5.6. Business risk

Earnings before interest and taxes (EBIT), also known as operating profit, is a core profit a firm earns from the business it is in and is related to a firm’s normal operations and are expected to recur every year unlike the non-recurring items such as gain or loss on sale of assets. Hence, EBIT is a good gauge of how well a firm is being managed and is watched closely by all stakeholders and it measures both sales and cost of a firm. EBIT is also closely linked to firm-level economic factors as changes in economy will affect changes in a firm’s earnings (earnings volatility). Earning volatility is commonly translated as business risk of firms as well. Higher earnings volatility may increase the risk of default on debt payments. Therefore, debt financing should be avoided, indicating a negative relationship. Haron [25], Ameer [42], and De Jong et al. [43] find business risk having a significant negative relationship with debt financing among firms in Indonesia. Firms with high degree of risk may prefer equity issuance to debt for business expansion and competencies. As a result, equity holders would seek for higher return as compensation to the higher risk taken on investment. Business risk is represented by yearly change in the firm EBIT [25]. Here, the hypothesis is that H5: business risk has a negative influence on debt financing.

5.7. Tangibility

Tangible assets help firms obtain more debt from lenders as tangible assets act as collateral, making debt less risky. Lenders are more willing to lend to firms with high tangible assets as these assets are easier to repossess in bankruptcy; thus, a positive relationship is anticipated between tangible assets and debt financing as explained by the trade-off theory. Moosa and Li [24], Bunkanwanicha et al. [30], and De Jong et al. [43] all share similar significant positive relationship between tangibility and debt financing in their studies on Indonesian firms. Tangible asset is represented by net fixed asset over total asset [25, 43]. As for tangibility, the hypothesis is that H6: asset tangibility has a positive influence on debt financing.

5.8. Liquidity

When a firm is said to be liquid, the internal funds will be quite substantial; thus, the need for debt financing will be lessen. This is explained well by pecking order theory that firms with high liquidity need less debt financing and opt to internal funding given the huge retained earnings of the firm. This reflects a negative relationship between liquidity and debt financing, and this notion is well supported by [24, 25]. Firm liquidity is represented by current asset to current liabilities [24, 25]. The hypothesis is that H7: firm liquidity has a negative influence on debt financing.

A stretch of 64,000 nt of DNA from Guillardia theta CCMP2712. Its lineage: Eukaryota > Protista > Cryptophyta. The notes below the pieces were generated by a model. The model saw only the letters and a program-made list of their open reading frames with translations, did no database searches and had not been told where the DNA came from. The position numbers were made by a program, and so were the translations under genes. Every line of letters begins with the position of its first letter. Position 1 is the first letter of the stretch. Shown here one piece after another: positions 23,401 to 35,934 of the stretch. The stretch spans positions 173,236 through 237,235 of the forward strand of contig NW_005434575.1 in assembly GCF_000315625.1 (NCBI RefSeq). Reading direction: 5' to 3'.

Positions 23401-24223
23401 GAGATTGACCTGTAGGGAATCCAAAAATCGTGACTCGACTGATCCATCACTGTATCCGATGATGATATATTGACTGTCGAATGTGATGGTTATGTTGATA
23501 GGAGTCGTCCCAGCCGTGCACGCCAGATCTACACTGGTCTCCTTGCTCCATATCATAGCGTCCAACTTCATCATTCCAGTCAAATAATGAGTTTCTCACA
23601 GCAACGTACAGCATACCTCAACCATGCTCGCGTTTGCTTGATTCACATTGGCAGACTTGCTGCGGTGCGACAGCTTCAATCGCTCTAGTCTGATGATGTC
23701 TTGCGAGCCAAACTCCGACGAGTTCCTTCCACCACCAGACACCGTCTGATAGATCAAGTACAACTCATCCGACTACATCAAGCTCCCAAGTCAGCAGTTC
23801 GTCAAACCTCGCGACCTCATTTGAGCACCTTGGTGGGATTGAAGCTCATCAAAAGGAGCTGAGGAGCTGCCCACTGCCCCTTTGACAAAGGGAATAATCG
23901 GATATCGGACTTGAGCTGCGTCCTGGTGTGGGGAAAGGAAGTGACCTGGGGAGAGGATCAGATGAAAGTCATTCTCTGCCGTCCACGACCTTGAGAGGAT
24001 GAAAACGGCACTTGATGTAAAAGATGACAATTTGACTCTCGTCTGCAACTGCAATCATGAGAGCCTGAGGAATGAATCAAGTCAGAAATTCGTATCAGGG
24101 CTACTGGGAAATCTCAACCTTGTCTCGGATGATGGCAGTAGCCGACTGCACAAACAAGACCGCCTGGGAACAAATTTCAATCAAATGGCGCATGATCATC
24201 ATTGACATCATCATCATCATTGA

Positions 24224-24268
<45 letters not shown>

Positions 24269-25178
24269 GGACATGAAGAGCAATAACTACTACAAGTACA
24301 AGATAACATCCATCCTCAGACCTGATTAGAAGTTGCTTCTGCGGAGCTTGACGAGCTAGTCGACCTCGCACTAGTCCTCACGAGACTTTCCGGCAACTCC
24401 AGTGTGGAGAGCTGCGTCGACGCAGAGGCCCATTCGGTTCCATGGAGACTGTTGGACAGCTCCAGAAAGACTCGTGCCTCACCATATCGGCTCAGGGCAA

5.9. Profitability

Asymmetric information problem is a concern and can affect the financing choice of a firm. Managers of firms with high profit and cash flows might opt to internal resources first when deciding on investment financing as a mean to mitigate information asymmetry [10] as these are the cheapest funds rather than using external financing, either debt or equity. Hence, profitability is expected to affect debt financing negatively, indicating the support of the pecking order theory. Moosa and Li [24], Haron [25], Ameer [42], and De Jong et al. [43] all share similar result of negative relationship between profitability and debt financing in their studies on Indonesian firms. Firm’s profitability is represented by EBIT over total asset [25]. Thus, the hypothesis for this variable is that H8: firm’s profitability has a negative influence on debt financing.

5.10. Intangibility

Intangible assets like copyright, goodwill, patent, trade mark, and research and development costs do have significant impact on debt financing of firms [44]. The trade-off theory and the agency theory suggest a negative association between intangible assets and debt financing, while the pecking order theory implies that firms with more intangible assets confront more asymmetric information problem and thus use more debt financing. Chen and Strange [44] find positive relationship between intangibility and leverage in their study on the Chinese listed firms. Chen and Strange [44] find that intangible assets do help firms in China in confronting information asymmetry problems as intangible assets like goodwill are capable to increase borrower’s access to debt in order to mitigate this problem. Intangibility is measured by the ratio of intangible assets to total assets [44]. The hypothesis is that H9: intangibility has a positive influence on debt financing.

5.11. Growth

Firms with good growth record require huge funds to continue its encouraging growth and investment opportunities for expansion. The agency theory explains that growth firms will choose to issue equities to fund their operations and investments as a signal to the outsiders that they are not facing any underinvestment and asset substitution problems. Therefore, growth is expected to relate negatively with leverage. POT also sees a negative relationship between growth and debt financing as being large firms they are expected to have substantial retained earnings. De Jong et al. [43] support this negative relationship in their cross-country studies that include Indonesian firms. Growth is represented by market value of equity over book value of equity. Following literature, the hypothesis is that H10: firm growth has a negative influence on debt financing.